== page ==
First there was Google Wallet, then there was Andriod Pay and then there was the new and improved version of Google Wallet. Confused? You are not alone. There is enough confusion that AndroidCentral wrote an article to help explain:
Google Wallet never really took off in a way that Google wanted, but still to this day has lots of users for some of its features. Even though people may not be using Wallet to pay every time they walk into a convenience store or use a vending machine, they’re using the app for money transfers and still have payment info stored for online payments.
So rather than continue down the path of using one app for everything, Google is splitting up the mobile payment and money management into two apps — Android Pay, and a new Google Wallet
So Andriod Pay is strictly for NFC, in store and someday on-line purchases. Google Wallet is for P2P transactions to rival Venmo, Square Cash and others. Google Wallet is still where the details for the Google Wallet Card are managed.
And there is more:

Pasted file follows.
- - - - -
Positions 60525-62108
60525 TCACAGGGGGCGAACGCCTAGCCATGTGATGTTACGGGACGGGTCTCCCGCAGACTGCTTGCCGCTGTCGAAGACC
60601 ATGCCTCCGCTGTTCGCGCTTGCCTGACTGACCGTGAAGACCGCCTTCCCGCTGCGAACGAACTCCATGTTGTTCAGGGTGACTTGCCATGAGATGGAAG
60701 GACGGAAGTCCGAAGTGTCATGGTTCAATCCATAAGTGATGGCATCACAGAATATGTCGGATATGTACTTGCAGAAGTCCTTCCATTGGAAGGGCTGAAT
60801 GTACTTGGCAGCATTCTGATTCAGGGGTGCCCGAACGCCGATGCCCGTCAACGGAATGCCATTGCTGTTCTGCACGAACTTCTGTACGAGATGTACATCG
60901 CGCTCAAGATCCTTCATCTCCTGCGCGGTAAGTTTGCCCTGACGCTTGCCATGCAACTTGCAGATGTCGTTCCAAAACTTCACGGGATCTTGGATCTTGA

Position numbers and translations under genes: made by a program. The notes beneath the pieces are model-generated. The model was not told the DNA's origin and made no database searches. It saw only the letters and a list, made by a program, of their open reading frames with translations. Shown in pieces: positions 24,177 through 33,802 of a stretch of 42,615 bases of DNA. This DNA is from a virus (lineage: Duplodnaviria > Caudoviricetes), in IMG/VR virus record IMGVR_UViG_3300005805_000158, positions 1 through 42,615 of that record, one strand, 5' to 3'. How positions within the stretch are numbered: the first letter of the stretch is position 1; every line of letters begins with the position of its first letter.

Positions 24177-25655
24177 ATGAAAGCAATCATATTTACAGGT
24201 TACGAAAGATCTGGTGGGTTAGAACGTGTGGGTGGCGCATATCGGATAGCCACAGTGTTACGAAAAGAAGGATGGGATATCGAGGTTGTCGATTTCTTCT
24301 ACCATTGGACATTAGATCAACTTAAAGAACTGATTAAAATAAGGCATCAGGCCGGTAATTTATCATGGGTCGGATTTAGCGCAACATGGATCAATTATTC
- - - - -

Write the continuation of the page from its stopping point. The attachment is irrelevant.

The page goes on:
In the future, Android Pay is also slated to handle online and in-app purchases, as Google Wallet (and transitioning to “Google Payments”) currently does. This means that cards you have added to your account in Android Pay will also be available for purchases on websites and in apps that support the Android Pay system. Think of this as a direct competitor to in-app purchasing platforms from PayPal and Amazon, and eventually fully replacing online payments that are currently handled by Google Wallet.
During this transition from the old Google Wallet to Android Pay, if you already have the old Wallet app installed on your phone it will eventually be updated in the Play Store to become Android Pay. If you never installed Wallet, you’ll be able to simply download Android Pay once it becomes available in the Play Store.
That clears it up, right?
Overview by Sarah Grotta, Director, Debit Advisory Service at Mercator Advisory Group
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